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Note: My fellow PopTech and Rockefeller Foundation Fellows and I have been thinking of related solutions, which we plan to blog about shortly. Hence my interest in Spirit & Efemr, which I stumbled upon by chance just now.

Radical Visualization of Photos Posted to Instagram During Hurricane Sandy

Sandy Instagram Pictures

This data visualization (click to enlarge) displays more than 23,500 photos taken in Brooklyn and posted to Instagram during Hurricane Sandy. A picture’s distance from the center (radius) corresponds to its mean hue while a picture’s position along the perimeter (angle) corresponds to the time that picture was taken. “Note the demarcation line that reveals the moment of a power outage in the area and indicates the intensity of the shared experience (dramatic decrease in the number of photos, and their darker colors to the right of the line)” (1).

Sandy Instagram 2

Click here to interact with the data visualization. The research methods behind this visualization are described here along with other stunning visuals.

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Stunning Wind Map of Hurricane Sandy

Surface wind data from the National Digital Forecast Database is updated on an hourly basis. More galleries of stunning wind maps here.

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Data Science for 100 Resilient Cities

The Rockefeller Foundation recently launched a major international initiative called “100 Resilient Cities.” The motivation behind this global project stems from the recognition that cities are facing increasing stresses driven by the unprecedented pace urbanization. More than 75% of people expected to live in cities by 2050. The Foundation is thus rightly concerned: “As natural and man-made shocks and stresses grow in frequency, impact and scale, with the ability to ripple across systems and geographies, cities are largely unprepared to respond to, withstand, and bounce back from disasters” (1).

Resilience is the capacity to self-organize, and smart self-organization requires social capital and robust feedback loops. I’ve discussed these issues and related linkages at lengths in the posts listed below and so shan’t repeat myself here. 

  • How to Create Resilience Through Big Data [link]
  • On Technology and Building Resilient Societies [link]
  • Using Social Media to Predict Disaster Resilience [link]
  • Social Media = Social Capital = Disaster Resilience? [link]
  • Does Social Capital Drive Disaster Resilience? [link]
  • Failing Gracefully in Complex Systems: A Note on Resilience [link]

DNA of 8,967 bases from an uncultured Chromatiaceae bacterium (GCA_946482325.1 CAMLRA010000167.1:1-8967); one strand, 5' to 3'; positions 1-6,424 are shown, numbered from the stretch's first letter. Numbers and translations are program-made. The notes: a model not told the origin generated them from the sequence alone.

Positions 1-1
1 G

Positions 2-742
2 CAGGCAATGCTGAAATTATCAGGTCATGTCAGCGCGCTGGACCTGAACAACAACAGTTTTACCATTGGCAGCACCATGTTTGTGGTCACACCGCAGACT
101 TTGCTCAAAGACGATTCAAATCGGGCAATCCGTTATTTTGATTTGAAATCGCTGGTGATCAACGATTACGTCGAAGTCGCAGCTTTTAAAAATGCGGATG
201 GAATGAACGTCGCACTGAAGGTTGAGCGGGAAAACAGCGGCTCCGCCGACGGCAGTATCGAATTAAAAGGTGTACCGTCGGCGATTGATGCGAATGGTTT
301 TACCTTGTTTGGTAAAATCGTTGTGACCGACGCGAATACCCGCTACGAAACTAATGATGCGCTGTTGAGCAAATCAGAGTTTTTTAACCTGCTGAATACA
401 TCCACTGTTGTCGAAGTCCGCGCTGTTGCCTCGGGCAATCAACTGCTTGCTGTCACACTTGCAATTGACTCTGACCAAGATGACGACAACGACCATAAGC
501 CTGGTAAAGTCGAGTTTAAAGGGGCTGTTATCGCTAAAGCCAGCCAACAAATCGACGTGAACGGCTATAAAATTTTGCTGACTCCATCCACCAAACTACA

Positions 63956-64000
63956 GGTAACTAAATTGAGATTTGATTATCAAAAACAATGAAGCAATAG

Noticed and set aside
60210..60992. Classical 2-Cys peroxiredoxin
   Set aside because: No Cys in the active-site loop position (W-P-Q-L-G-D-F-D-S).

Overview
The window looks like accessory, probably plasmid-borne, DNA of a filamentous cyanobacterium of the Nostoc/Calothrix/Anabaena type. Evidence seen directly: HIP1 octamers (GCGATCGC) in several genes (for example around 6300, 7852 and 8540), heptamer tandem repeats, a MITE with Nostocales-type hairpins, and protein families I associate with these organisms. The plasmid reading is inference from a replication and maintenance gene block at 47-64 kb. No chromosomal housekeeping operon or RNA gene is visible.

Instead, I want to make a case for community-driven “tactical resilience” aided (not controlled) by data science. I came across the term “tactical urbanism” whilst at the “The City Resilient” conference co-organized by PopTech & Rockefeller in June. Tactical urbanism refers to small and temporary projects that demonstrate what could be. We also need people-centered tactical resilience initiatives to show small-scale resilience in action and demonstrate what these could mean at scale. Data science can play an important role in formulating and implementing tactical resilience interventions and in demonstrating their resulting impact at various scales.

Ultimately, if tactical resilience projects do not increase local capacity for smart and scalable self-organization, then they may not render cities more resilient. “Smart Cities” should mean “Resilient Neighborhoods” but the former concept takes a mostly top-down approach focused on the physical layer while the latter recognizes the importance of social capital and self-organization at the neighborhood level. “Indeed, neighborhoods have an impact on a surprisingly wide variety of outcomes, including child health, high-school graduation, teen births, adult mortality, social disorder and even IQ scores” (1).

So just like IBM is driving the data science behind their Smart Cities initiatives, I believe Rockefeller’s 100 Resilient Cities grantees would benefit from similar data science support and expertise but at the tactical and neighborhood level. This explains why my team and I plan to launch a Data Science for Resilience Program at the Qatar Foundation’s Computing Research Institute (QCRI). This program will focus on providing data science support to promising “tactical resilience” projects related to Rockefeller’s 100 Resilient Cities initiative.

The initial springboard for these conversations will be the PopTech & Rockefeller Fellows Program on “Community Resilience Through Big Data and Technology”. I’m really honored and excited to have been selected as one of the PopTech and Rockefeller Fellows to explore the intersections of Big Data, Technology and Resilience. As mentioned to the organizers, one of my objectives during this two-week brainstorming session is to produce a joint set of “tactical resilience” project proposals with well articulated research questions. My plan is to select the strongest questions and make them the basis for our initial data science for resilience research at QCRI.